In the FRESH printing system, a bio-ink composed of an acidic collagen solution is extruded layer by layer into a neutral support gel (a mixture of gelatin microparticles and water), which can be removed post-fabrication once warmed to 37°C. The rapid change in pH experienced by the collagen drives its self-assembly while the gel provides structural support making it possible to 3D print with high resolution. The porous microstructure of the printed collagen also enables incorporation of human cells onto the fabricated scaffold. FRESH can also print with a wide range of other soft biomaterials including, but not limited to, alginate, fibrin, decellularized extracellular matrix, methacrylated gelatin, and methacrylated hyaluronic acid, widening the scope of this tissue engineering platform.

As described in Science, the group successfully bio-printed a full-sized tri-leaflet heart valve using collagen, which was able to maintain its mechanical integrity when tested with blood-like fluid flow velocities. As well, a model of the left ventricle of the heart was FRESH-printed using a dual-material printing methodology where collagen bio-ink, for structural integrity, was combined with a dense cellular bio-ink containing human embryonic stem cell-derived cardiomyocytes. The cardiomyocytes were sufficiently supported by the collagen scaffold to allow them to organize into the intended geometry in the ventricular model. Excitingly, the cardiac tissue showed spontaneous rhythmic contractions, directional action potential propagation and characteristic wall-thickening, all hallmarks of functional heart tissue. Finally, as a proof-of-concept, a neonatal-scale human heart was printed from collagen to demonstrate the potential of FRESH v2.0. at whole organ-scale while demonstrating high resolution.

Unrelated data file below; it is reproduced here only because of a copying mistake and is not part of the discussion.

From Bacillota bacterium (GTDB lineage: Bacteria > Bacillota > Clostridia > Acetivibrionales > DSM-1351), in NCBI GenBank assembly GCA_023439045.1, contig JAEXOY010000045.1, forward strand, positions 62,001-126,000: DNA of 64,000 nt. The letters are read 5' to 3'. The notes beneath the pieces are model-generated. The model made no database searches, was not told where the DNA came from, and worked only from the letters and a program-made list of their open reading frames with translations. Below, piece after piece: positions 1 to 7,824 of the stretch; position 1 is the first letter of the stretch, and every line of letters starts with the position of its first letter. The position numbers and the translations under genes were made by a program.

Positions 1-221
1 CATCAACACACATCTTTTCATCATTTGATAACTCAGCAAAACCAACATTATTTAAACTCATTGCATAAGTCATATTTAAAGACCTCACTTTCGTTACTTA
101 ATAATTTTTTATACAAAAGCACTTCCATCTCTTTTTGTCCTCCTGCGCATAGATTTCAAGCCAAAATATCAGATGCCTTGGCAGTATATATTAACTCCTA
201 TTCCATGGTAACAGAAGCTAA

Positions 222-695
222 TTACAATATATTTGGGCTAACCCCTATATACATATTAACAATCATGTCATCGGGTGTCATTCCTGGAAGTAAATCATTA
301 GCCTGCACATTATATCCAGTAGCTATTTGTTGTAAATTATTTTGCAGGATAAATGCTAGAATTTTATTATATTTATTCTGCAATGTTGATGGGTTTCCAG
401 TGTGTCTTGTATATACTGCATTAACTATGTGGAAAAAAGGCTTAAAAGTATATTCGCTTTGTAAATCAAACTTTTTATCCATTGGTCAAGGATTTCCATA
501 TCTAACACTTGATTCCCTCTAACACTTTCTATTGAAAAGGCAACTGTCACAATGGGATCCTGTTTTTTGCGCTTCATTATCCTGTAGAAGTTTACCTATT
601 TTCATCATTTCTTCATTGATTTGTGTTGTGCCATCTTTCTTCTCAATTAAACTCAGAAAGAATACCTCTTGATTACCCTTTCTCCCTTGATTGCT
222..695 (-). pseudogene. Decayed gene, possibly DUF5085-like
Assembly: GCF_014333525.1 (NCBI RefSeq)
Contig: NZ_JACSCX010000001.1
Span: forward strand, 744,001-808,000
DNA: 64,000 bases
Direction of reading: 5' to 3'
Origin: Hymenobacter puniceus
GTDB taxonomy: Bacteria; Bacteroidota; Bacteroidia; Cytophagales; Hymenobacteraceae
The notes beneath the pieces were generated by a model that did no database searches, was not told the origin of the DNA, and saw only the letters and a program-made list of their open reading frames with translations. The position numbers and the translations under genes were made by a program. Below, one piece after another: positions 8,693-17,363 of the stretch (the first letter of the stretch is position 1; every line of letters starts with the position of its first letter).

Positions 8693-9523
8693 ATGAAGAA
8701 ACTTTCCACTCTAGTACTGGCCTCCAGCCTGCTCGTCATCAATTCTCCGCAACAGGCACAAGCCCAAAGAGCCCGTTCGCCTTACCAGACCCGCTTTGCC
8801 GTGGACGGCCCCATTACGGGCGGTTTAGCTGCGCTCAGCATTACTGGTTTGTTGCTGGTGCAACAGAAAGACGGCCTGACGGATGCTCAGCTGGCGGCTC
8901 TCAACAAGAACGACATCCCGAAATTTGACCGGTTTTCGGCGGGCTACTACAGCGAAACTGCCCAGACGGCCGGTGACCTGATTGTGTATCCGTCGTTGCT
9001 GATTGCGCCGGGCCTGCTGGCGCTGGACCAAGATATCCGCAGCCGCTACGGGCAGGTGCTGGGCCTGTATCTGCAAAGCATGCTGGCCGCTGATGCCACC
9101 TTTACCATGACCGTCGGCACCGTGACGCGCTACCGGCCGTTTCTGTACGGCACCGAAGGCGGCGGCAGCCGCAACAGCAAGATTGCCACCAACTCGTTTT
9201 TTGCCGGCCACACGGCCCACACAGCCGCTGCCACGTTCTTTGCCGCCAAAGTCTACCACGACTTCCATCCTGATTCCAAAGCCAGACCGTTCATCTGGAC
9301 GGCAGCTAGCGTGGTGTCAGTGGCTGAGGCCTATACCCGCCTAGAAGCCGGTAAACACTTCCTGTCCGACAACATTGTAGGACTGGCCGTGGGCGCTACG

FluidForm, a Massachusetts-based medical startup, is commercializing the FRESH technology (US patent 10,150,258) with its first product offering called LifeSupport™ bio-printing support gel to help researchers build advanced scaffolds for a wide range of tissues and organ systems.

SWIFT Technology

The previous technologies discussed have demonstrated exciting multi-material fabrication methods to generate 3D vasculature and tissues. However, these so-called “cells in gels” organ models have been found to have one to two orders of magnitude lower cell density than what is observed in vivo, and what would be required, to recapitulate physiological organ function4.